The psychology of the Sin-Eater is a complex subject. To most people, Sin-Eaters can seem delusional or even schizophrenic — except that they actually do talk to unseen entities. At first, the transition from a “normal” lifestyle to a supernatural one leaves the Sin-Eater with a weak, imperfect connection to the geist. With time and practice, the Sin-Eater and the geist forge a harmonious bond, or at least an uneasy conjunction that provides the Sin-Eater with a greater exposure to the geist’s ethereal energies. Exercising this connection allows the Sin-Eater to manipulate greater amounts of plasm, to surpass human limits, and to contain vast power. Psyche is a measure of the combined will of the Bound, the force of mortal determination and deathly purpose. It is the strength of the bond, as opposed to the balance of the bond (which is known as Synergy).

A Sin-Eater who’s just survived the changeover starts with a Psyche rating of 1. There’s no prior experience or training that can prepare a Sin-Eater to handle plasm or Manifestations, after all. Some Sin-Eaters have a natural knack for the business, and might have a slightly greater Psyche score; additional Psyche may be purchased during character creation at a cost of three Merit dots for one dot of Psyche. Entering play with a higher Psyche does require some amount of background justification, agreed upon by the player and Storyteller. Perhaps the Sin-Eater has actually been “in the know” for a while, or maybe the character’s geist had a particularly strong influence that jump-started the Sin-Eater’s command of plasm. Whatever the case, the character’s Psyche generally develops only through continued practice, exposure to the Underworld, and the work of resolving ghostly fetters. A Sin-Eater with a high Psyche score should have an appropriately developed history to explain the prior experiences that led to the character’s improved command of plasm. Psyche also grants some level of resistance to supernatural forces; the player may add her Psyche rating to die rolls made to resist a supernatural power such as a Manifestation, if the power allows for a contested roll.(In the case of powers of other supernatural beings, Psyche is the equivalent of Blood Potency, Primal Urge, and other such traits.)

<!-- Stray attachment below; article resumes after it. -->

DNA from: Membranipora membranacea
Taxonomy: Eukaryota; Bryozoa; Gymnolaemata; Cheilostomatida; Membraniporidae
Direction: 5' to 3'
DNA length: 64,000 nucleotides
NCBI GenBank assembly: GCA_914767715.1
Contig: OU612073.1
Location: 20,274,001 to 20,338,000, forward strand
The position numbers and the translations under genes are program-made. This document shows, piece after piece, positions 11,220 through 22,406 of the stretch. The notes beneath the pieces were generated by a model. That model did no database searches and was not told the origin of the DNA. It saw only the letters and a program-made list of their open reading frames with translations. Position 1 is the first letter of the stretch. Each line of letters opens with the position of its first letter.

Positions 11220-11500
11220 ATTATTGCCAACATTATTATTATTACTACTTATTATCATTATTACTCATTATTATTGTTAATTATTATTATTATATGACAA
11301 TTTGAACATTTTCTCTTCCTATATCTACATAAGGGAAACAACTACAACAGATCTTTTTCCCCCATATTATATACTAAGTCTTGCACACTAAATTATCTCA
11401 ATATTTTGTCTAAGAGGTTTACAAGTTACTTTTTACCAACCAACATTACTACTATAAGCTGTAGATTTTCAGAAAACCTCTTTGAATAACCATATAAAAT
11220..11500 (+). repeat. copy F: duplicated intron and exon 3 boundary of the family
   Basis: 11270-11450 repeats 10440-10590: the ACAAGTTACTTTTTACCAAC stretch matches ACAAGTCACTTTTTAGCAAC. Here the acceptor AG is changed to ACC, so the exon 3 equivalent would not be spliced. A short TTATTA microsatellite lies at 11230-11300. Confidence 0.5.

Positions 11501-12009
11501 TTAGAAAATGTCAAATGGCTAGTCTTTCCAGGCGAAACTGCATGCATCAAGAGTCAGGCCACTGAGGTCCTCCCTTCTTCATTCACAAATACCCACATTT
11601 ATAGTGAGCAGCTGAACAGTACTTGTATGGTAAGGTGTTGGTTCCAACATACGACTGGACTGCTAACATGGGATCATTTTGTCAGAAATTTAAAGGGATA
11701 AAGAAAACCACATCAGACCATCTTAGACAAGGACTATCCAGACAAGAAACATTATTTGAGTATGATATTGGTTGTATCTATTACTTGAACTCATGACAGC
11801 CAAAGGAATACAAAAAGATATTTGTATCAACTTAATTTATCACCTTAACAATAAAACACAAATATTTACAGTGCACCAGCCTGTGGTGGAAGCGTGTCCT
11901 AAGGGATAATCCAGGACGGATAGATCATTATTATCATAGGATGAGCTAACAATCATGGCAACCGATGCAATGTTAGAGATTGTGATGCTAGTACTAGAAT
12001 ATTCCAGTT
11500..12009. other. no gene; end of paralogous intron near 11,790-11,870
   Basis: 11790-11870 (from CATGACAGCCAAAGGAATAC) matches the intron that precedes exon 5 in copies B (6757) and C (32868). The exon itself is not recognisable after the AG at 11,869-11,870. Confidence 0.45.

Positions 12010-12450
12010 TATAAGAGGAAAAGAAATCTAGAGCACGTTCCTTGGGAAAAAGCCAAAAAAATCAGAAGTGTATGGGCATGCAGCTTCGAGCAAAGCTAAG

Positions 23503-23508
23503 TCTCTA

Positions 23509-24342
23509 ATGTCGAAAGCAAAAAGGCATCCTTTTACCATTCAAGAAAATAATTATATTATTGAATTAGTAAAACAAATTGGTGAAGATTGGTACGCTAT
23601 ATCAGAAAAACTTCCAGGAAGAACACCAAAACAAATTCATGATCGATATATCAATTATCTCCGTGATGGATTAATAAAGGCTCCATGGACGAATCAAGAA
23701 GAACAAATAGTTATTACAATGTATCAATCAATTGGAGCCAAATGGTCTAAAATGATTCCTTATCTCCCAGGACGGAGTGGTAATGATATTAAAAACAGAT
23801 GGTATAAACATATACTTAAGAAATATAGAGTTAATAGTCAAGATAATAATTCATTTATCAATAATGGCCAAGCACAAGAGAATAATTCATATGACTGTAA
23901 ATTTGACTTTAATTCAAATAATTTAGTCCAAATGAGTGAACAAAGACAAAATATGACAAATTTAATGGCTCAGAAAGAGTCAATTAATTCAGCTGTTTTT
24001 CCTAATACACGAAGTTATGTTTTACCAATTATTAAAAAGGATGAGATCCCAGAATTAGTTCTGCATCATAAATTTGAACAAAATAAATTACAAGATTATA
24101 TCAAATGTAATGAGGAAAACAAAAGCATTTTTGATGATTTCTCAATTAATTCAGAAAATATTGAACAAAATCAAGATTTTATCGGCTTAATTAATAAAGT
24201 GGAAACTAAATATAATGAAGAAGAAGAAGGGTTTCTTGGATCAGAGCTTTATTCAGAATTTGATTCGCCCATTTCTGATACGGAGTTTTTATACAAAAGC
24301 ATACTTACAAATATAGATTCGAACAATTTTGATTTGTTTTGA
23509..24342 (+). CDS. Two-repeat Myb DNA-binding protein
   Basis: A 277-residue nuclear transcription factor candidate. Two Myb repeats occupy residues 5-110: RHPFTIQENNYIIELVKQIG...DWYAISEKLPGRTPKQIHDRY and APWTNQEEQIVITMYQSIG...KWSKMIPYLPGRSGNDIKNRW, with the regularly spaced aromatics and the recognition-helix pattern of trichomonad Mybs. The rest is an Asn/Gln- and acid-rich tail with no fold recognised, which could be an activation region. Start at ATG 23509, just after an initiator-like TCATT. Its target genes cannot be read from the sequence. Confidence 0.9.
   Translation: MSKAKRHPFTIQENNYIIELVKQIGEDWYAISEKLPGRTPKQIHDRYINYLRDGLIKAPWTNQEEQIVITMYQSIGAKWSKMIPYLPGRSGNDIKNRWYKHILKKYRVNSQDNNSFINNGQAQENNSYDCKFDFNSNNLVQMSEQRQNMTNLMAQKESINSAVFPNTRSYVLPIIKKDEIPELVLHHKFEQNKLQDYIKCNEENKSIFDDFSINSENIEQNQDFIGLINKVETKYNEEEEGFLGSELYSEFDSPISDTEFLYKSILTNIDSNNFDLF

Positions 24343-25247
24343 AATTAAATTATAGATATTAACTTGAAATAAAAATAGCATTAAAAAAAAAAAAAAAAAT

A refined Psyche is not without its dangers, though. As a Sin-Eater becomes more attuned to her geist and to the Underworld, her connection makes her more sensitive to the necrotic energies of the dead. This means that the Sin-Eater must regularly find ways to keep that connection strong, whether by dispatching ghosts to their final rewards, devouring them, or spending significant amounts of time within the Underworld itself. The connection works both ways — a Sin-Eater with a powerful Psyche becomes so attuned to the Underworld that she requires anchors to connect her to the living world. Interfering with these anchors can have a deleterious effect on the Sin-Eater, just like disturbing a ghost’s fetter.

As a Sin-Eater practices the use of plasm and studies Manifestations, her connection to her geist strengthens. Even if the two parties are not in accord — that is, the Sin-Eater has a low Synergy (see p. 83) — exercising the powers of death provides a Sin-Eater with greater finesse and control. Eventually the Sin-Eater experiences an epiphany, which leads to significant improvement in commanding the intangible world. Some Sin-Eaters, afraid of their new powers or inclined to think of their abilities as inherently wicked, avoid further development. Most Sin-Eaters, though, improve their Psyche rapidly, with only a few months (or even weeks) of practice at first. A Sin-Eater’s Psyche usually plateaus after a few years, when the business of laying ghosts to rest becomes second nature and the Sin-Eater has a solid understanding of Manifestations.

Those who continue to push their limits, who make frequent forays into the dangerous Underworld, and who seek the advice of other ghosts and spiritual entities may break through the limits of their former humanity and improve their Psyches further, but the tremendous effort involved (not to mention the risks associated with such activities) means that Sin-Eaters of such a level of skill are rare. Fully half of all Sin-Eaters will never push their Psyche to the point of losing their ties to the physical world. In rare cases, a Sin-Eater’s Psyche may degrade. This can happen due to an attack, a supernatural injury to the geist, or even due to necessary neglect on the part of the Sin-Eater. In such a case, the Sin-Eater bleeds off plasm and loses any enhanced traits that exceed the limits imposed by the character’s lowered Psyche score. If the Sin-Eater later improves in Psyche once more, regaining the lost levels of traits requires the expenditure of additional experience points; traits lost to degeneration of Psyche are gone, not simply suppressed, and must be re-learned.



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